A Change in the Veterinary Practice Relationship – Part 3

This blog entry is the third of a three-part series of entries regarding issues that Veterinarians face when there is a change in the practice relationship. This can be a veterinarian leaving a practice, a clinic selling a practice, or a practice that is closing. The series examines the following questions:

  1. Who owns and is responsible for veterinary patient medical records and making sure they are available when clients request them?
  2. What steps need to be taken regarding a change in the Veterinary-Client-Patient Relationship?
  3. What steps do the veterinarians need to take when dissolving the practice to defend against Veterinary Medical Board complaints and malpractice claims?


Settling an Ownership Dispute

Avoid Noise Attracting the Board

As mentioned in the prior post, the California Veterinary Medical Board (“Board”) will file disciplinary charges against a veterinarian who fails to clearly define the VCPR. And it is the veterinarian’s job (not the client’s) to make sure this is clear. Thus, it is paramount that if any conflict does arise, that it is resolved swiftly and in conjunction with upholding the veterinarians’ obligations to their patients and consumers.
Any settlement agreement in regards to a dispute between former members of a Veterinary practice must include an agreement that the parties will cooperate in the transfer and transition of clients and charts, and in communication with clients in order to avoid California Veterinary Medical Board (“Board”) scrutiny or liability. The following are some of the major reasons the parties must work together on these issues:

  • Any disgruntled owner who is unhappy about the transition will file a complaint with the Board and the Board will gladly investigate it.
  • There will be confusion or an owner will change his or her mind in the middle of the transition and something will go wrong such as a pet expiring, etc. Will that withstand scrutiny?
  • Someone has to house all records, even of expired pets, for three years from the date of the last treatment so they are available for the Board upon request.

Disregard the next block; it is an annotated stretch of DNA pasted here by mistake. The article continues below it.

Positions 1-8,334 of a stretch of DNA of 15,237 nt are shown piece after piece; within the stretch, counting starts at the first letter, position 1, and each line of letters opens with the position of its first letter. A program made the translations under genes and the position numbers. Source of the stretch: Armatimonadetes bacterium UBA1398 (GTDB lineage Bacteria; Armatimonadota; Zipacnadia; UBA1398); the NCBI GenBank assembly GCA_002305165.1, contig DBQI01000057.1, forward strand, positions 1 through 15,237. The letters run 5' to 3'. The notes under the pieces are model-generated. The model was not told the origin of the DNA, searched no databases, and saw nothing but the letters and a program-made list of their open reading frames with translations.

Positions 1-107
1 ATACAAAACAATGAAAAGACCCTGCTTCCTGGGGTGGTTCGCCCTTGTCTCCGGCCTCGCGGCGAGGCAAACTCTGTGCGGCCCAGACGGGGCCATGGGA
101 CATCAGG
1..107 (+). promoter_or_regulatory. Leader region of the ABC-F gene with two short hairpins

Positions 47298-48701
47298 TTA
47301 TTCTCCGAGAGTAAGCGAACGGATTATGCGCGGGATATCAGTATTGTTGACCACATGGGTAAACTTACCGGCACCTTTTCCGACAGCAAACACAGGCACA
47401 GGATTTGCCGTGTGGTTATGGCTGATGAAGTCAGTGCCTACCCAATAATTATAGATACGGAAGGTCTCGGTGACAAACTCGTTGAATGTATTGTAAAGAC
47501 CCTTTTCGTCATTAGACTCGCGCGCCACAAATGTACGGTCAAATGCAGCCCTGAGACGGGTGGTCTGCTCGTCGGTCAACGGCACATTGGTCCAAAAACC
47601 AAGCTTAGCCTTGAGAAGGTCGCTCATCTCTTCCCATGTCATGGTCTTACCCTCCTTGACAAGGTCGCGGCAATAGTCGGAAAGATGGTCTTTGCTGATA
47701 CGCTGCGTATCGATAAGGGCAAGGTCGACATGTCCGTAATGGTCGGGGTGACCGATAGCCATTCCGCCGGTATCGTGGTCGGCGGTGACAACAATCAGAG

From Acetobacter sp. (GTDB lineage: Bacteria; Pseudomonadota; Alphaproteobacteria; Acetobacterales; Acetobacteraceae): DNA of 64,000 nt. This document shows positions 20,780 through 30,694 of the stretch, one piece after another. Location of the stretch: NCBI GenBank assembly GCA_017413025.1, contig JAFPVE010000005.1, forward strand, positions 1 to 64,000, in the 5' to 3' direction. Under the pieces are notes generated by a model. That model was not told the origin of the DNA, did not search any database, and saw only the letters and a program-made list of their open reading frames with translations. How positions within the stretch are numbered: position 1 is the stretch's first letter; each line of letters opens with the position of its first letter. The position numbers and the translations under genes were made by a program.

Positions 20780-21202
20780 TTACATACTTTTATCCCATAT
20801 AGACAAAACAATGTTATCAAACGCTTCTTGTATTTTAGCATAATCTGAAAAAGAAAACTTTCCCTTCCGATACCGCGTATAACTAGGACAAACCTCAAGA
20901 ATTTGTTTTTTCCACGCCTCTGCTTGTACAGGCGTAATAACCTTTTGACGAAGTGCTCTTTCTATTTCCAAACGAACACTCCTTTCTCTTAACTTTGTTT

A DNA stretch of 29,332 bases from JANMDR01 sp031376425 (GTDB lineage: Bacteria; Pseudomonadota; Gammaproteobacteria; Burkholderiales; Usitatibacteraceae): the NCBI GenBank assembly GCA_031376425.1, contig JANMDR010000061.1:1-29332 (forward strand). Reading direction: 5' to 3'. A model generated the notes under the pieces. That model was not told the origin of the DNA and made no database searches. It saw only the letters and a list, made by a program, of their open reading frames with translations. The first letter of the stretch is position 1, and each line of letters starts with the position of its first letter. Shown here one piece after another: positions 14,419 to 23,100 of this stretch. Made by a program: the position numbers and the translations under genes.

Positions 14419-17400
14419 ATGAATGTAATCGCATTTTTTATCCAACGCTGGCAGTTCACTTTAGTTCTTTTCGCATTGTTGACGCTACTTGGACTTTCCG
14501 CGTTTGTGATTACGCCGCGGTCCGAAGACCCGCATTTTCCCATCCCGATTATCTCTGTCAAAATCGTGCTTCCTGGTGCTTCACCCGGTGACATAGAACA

• If there is a Board investigation, all veterinarians on the chart are at risk for citations, accusations, etc. The Board never limits its inquiry to the single veterinarian named in a consumer complaint.[1]
  • The parties should agree not to disparage each other and the care provided.  To do otherwise would certainly favor any complainant to the Board or someone who sues.
  • Agree to keep clients happy in the transition, whatever it takes. Happy clients do not complain to the Board or go to court.
  • Double-check insurance coverage of all veterinarians and RVTs to make sure you have tail coverage and administrative licensing defense such as Fireman’s Fund or Hanover Insurance provide.

Regardless of how the dispute is resolved among the owners of the practice, the mutual goal is to avoid Board scrutiny.

Steps to Avoid

Similarly, to the prior issue, in a case where the practice has split-up by way of settlement agreement, all licensed veterinarians, especially the premises licensees, must communicate in writing with the clients and make sure they know the essential aspects of the continued relationships. As previously discussed, this includes:

  1. Who is going to be their veterinarian (or that they get to choose) and who is responsible for the VCPR?
  2. Who will be competent and up to speed to provide ongoing care sufficiently to comply with the requirements of the VCPR (or even emergency care while the practice is splitting up)?
  3. Who will have the patient records?
  4. Will practice A provide care, practice B, or neither?
  5. If the client picks another practice other than Practice A or B, that the records will be provided right away.

This outlines a major issue to be addressed to comply with the Veterinary Practice Act and prevent client complaints, liability, and Board violations during the transition period of a veterinary practice dissolution or change of ownership. We base our opinion upon years of experience in handling hundreds of Board cases over the years and representing hundreds of veterinarians throughout California.

[1] We have this case all the time where the veterinarian no longer works at the same clinic and we cannot defend ourselves.